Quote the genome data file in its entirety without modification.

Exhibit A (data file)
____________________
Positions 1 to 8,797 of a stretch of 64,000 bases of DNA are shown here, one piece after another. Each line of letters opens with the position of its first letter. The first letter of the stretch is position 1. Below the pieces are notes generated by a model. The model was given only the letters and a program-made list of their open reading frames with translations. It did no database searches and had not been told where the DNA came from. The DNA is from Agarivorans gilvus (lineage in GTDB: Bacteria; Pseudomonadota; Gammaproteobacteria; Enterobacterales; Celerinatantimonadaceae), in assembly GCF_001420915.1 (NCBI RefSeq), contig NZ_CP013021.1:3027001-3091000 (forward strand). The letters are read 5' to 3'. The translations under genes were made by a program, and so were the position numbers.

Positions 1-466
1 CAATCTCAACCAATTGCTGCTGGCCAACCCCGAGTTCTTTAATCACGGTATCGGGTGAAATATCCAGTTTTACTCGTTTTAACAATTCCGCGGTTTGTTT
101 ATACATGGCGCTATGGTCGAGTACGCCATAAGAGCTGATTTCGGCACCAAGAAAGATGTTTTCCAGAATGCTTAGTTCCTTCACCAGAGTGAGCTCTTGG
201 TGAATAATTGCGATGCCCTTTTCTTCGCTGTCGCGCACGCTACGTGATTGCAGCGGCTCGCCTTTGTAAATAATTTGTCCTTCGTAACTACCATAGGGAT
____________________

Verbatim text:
Positions 1 to 8,797 of a stretch of 64,000 bases of DNA are shown here, one piece after another. Each line of letters opens with the position of its first letter. The first letter of the stretch is position 1. Below the pieces are notes generated by a model. The model was given only the letters and a program-made list of their open reading frames with translations. It did no database searches and had not been told where the DNA came from. The DNA is from Agarivorans gilvus (lineage in GTDB: Bacteria; Pseudomonadota; Gammaproteobacteria; Enterobacterales; Celerinatantimonadaceae), in assembly GCF_001420915.1 (NCBI RefSeq), contig NZ_CP013021.1:3027001-3091000 (forward strand). The letters are read 5' to 3'. The translations under genes were made by a program, and so were the position numbers.

Positions 1-466
1 CAATCTCAACCAATTGCTGCTGGCCAACCCCGAGTTCTTTAATCACGGTATCGGGTGAAATATCCAGTTTTACTCGTTTTAACAATTCCGCGGTTTGTTT
101 ATACATGGCGCTATGGTCGAGTACGCCATAAGAGCTGATTTCGGCACCAAGAAAGATGTTTTCCAGAATGCTTAGTTCCTTCACCAGAGTGAGCTCTTGG
201 TGAATAATTGCGATGCCCTTTTCTTCGCTGTCGCGCACGCTACGTGATTGCAGCGGCTCGCCTTTGTAAATAATTTGTCCTTCGTAACTACCATAGGGAT